cut strips of paper and tagboard, they will first construct an outline version of the
hornbill by joining the paper lengths to form the shape, including the casque. Use
quilling techniques of rolling and creasing the paper strips to fill in and elaborate
the form, taking inspiration from what the carvers have done with wood. Several
sites on the Internet (keywords: paper, quilling instruction) illustrate the many
possibilities with this effective technique.
2. Omens and Augury
For the Iban, spirits manifest as animals, insects, and birds to communicate with
humans and to give them warnings and advice. Birds are particularly important
and the Iban closely watch their flight and ground movements and listen to their
calls. According to Scholar Jensen (1974), “When a bird utters a call and appears in
sight, this is meaningful. The interpretation, however, depends on the direction of
its flight. This may be either from right to left, called mimpin
(which also includes passing on the right), or from left to right….If the bird flies in the same direction as the Iban is himself progressing, this is a good sign. If it flies in the opposite direction, the Iban is more likely to consider it a bad omen. When the bird flies
both ways across the Iban’s track…it lacks confidence…and the prospects are not
encouraging” (1974, 132). Equally significant are the birdcalls—which bird is heard, when heard, when heard in relation to the person’s activities (i.e. heard when first leaving the longhouse,
while walking to [or from] the field, while hunting a prey, etc.)
Jensen writes, “Although general principles certainly apply, the birds may have
differing significance for different people at different times. Individual Iban are
permitted their own interpretation and the validity of this is borne out by the
subsequent failure or success of their undertakings” (1974, 131).
3. Rice and Art
Although earlier generations of Iban celebrated Gawai Kenyalang for wartime
victories, today the festival is held to celebrate the rice harvest. Most Iban groups
are engaged in rice cultivation, which continues to be a highly ritualized activity,
although modern methods and concerns threaten perpetuation of many of the
traditions. The festival is one of many rituals held throughout Asia to honor rice
deities and ensure successful growth of this all-important crop. As elsewhere in
Asia, art and ritual are often important components of the growing cycle. A wide
variety of art traditions, specific to each group, includes representations of the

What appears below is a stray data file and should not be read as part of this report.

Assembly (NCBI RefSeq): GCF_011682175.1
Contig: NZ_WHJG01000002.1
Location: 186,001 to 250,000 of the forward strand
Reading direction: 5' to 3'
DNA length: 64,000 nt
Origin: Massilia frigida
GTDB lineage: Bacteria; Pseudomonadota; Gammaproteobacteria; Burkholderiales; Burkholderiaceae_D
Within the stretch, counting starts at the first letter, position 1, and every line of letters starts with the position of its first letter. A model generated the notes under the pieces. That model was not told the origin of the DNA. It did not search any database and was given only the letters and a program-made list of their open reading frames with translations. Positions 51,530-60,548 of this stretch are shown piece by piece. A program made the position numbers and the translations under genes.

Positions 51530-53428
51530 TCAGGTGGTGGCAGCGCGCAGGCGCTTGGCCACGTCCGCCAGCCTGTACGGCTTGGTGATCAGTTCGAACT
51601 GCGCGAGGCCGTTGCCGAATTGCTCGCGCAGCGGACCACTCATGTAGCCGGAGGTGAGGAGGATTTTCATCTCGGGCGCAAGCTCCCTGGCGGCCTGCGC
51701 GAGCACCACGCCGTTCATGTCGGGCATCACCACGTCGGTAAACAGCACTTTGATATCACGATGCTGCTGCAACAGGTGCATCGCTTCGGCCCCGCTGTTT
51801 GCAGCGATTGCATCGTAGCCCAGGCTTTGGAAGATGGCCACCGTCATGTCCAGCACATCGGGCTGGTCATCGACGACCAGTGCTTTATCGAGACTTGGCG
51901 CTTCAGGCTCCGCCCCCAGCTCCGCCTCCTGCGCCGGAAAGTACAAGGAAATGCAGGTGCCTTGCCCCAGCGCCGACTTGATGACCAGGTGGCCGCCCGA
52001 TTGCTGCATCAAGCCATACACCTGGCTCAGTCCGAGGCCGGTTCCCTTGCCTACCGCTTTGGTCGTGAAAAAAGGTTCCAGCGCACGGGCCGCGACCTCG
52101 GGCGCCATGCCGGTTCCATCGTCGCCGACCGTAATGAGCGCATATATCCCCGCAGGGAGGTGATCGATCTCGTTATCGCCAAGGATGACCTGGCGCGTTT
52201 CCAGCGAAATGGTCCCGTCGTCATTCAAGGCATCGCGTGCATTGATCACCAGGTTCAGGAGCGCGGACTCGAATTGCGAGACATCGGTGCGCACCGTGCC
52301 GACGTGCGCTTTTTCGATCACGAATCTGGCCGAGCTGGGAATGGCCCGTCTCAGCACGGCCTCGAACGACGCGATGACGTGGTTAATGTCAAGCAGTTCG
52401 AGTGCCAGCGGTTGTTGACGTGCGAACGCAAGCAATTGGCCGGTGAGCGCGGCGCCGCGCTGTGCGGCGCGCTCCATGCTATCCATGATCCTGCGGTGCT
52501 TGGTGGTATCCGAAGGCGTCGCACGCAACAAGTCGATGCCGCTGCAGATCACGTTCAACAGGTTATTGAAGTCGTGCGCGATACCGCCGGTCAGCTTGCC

rice deity; offerings to the rice goddess; painted and sculptural images of animals
important to the growing; implements for planting, harvesting, and protecting the
crops; decoration of the granaries that house the harvested crop, and pictorial
representations of the rice agricultural calendar. The power of art is evidenced in
all of these. Many are discussed in the Fowler Museum’s Curriculum Resource Unit,
The Art of Rice: Spirit and Sustenance in Asia, that accompanied the 2004 exhibition of that name, and there are appropriate classroom activities suggested.
Taken from: http://www.fowler.ucla.edu/sites/default/files/curriculum/Intersections_Lesson18.pdf
The largest sculptures of the Iban people of northwestern Borneo are stylized images representing the rhinoceros hornbill (kenyalang), a large forest bird whose beak is surmounted by a horn-like projection, typically depicted, as here, as a spiral form. In Iban cosmology, hornbills are associated with the upper world and formerly, with warfare and headhunting. They serve as intermediaries between the powerful deity Singalang Burong and the human world. Hornbill effigies are the centerpiece of the gawai kenyalang, a ceremony that, in former times, could only be sponsored by a prominent war leader or his descendants. They also are used in similar rites called gawai burong. At the climax of the ceremony, the hornbill figure, lavishly decorated for the occasion, is erected atop a tall pole inserted through a hole in its body, such as that which appears on the present work. Following the ceremony, the sacred hornbill image is preserved in the loft of the communal longhouse and brought out to receive offerings during future gawai kenyalang or gawai burong.